From Our Listeners

Letters: Dionne Warwick And Ballot Initiatives

  • Playlist
  • Download
  • Embed
    <iframe src="" width="100%" height="290" frameborder="0" scrolling="no" title="NPR embedded audio player">
  • Transcript

Talk of the Nation listeners comment on past shows, including our conversation with Dionne Warwick. Also, listeners wrote in to comment on parental involvement in their children's educations, and state ballot initiatives.


It's Tuesday, and time to read from your emails and Web comments. We often hear the same thing whenever we talk about teachers and education: What about the parents?

I: I have three children in different schools. Parent-teacher conferences all fall on the same week, and children are not allowed to attend. For three nights, every four weeks, quarterly, I need to rush home, prepare dinner, get a sitter, and in the case of the high school level, spend a couple of hours going from one classroom to the next. Throw in the occasionally conflicting scouts meeting or tutoring, making attendance mandatory would upset me. Even though I do attend parent-teacher conferences, sometimes I will skip one because of the difficulty involved.

Dan, another parent and listener, complained that schools reach out in the wrong way. I receive, on average, 10 emails a week from my two sons' school. Most, if not all, are targeting my participation to raise more money for the schools. I feel like parents become an ATM fundraiser for the local schools. I would like to participate with academic events or share my time with the school, but the fundraising issue is a turn off for me.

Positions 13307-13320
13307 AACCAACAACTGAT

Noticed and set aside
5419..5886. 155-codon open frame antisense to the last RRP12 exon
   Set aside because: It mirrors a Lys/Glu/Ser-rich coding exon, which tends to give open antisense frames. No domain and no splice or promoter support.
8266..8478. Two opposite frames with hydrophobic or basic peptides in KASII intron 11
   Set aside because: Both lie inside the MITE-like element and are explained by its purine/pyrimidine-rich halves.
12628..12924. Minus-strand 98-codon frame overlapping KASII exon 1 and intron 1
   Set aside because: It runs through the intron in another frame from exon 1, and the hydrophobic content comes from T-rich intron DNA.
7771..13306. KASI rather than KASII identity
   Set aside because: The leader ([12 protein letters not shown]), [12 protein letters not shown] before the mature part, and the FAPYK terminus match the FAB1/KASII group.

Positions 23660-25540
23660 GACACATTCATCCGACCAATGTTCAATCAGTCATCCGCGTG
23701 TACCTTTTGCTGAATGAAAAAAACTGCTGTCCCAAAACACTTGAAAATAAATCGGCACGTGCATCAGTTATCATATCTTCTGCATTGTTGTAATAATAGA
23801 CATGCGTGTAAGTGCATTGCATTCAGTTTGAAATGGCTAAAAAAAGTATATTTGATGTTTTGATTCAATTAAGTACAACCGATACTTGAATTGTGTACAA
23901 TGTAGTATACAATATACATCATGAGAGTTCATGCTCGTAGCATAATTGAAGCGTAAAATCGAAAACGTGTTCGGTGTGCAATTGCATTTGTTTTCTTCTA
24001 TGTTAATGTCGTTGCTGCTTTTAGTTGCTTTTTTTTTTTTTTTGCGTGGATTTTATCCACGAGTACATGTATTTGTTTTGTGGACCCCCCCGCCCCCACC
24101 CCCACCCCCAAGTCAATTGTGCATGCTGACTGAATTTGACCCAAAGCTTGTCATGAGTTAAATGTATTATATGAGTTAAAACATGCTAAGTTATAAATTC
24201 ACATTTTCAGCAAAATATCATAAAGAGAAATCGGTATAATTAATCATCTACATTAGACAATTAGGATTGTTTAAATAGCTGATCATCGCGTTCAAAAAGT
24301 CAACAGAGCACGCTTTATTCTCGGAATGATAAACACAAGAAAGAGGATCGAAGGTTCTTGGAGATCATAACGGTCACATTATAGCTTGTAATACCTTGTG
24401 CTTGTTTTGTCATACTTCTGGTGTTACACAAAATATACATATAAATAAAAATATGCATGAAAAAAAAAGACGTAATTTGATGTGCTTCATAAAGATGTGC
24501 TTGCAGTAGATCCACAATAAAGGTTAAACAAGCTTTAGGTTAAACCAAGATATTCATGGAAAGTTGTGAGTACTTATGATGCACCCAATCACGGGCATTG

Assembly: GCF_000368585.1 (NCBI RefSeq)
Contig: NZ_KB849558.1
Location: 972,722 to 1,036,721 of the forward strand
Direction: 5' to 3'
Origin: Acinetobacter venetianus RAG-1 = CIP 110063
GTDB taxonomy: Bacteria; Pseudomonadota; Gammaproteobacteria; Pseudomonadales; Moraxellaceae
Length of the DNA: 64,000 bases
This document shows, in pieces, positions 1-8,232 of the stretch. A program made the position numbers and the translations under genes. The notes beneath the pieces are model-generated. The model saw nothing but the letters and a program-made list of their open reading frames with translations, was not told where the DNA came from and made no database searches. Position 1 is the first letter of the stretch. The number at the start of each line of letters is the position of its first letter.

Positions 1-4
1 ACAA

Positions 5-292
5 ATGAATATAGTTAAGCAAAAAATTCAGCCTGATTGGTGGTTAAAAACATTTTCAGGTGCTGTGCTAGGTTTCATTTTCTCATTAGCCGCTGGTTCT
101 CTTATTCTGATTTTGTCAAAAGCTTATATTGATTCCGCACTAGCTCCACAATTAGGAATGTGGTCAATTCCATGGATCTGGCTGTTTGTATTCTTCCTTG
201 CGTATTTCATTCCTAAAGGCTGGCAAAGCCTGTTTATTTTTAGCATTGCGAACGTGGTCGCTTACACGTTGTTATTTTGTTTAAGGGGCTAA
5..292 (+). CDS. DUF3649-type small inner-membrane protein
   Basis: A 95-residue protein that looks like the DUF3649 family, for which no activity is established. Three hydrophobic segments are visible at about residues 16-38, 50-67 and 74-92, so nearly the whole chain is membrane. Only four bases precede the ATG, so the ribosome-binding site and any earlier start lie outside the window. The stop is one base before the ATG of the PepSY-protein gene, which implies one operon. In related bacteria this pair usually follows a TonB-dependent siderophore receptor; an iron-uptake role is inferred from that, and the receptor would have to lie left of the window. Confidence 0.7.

I: Dionne's spotlight. I had a set of headphones on to hear the lighting director, so most of my experience was visual. And she was visually stunning, with an amazing stage presence. I had a connection with her through my spotlight.

Finally, when we asked about state ballot initiatives, we mentioned the measure to shorten the name of the state of Rhode Island. In the election, voters decided to keep the name, Rhode Island and Providence Plantations. The reasons given for the proposed change included the state's history in the slave trade and the modern perception of the term plantation.

Morris Melton emailed from Georgia to clarify: When Roger Williams received his patent in the 1600s, the term plantation meant settlement or colony, as in plant a settlement in the New World. The name Providence Plantation has nothing to do with slavery or cash crop agriculture. And thanks for that.

TALK OF THE NATION: @nealconan, all one word. If you're not getting our email newsletter, stop by our website and sign up. We'll send you a preview of what's coming up on the program and how you can get in on the conversation. Go to, click on TALK OF THE NATION for details. If you have comments, questions or corrections for us, the best way to reach us is by email. That address is Please, let us know where you're writing from and give us some help on how to pronounce your name.

Copyright © 2010 NPR. All rights reserved. Visit our website terms of use and permissions pages at for further information.

NPR transcripts are created on a rush deadline by a contractor for NPR, and accuracy and availability may vary. This text may not be in its final form and may be updated or revised in the future. Please be aware that the authoritative record of NPR’s programming is the audio.



Please keep your community civil. All comments must follow the Community rules and terms of use, and will be moderated prior to posting. NPR reserves the right to use the comments we receive, in whole or in part, and to use the commenter's name and location, in any medium. See also the Terms of Use, Privacy Policy and Community FAQ.

NPR thanks our sponsors

Become an NPR sponsor

Support comes from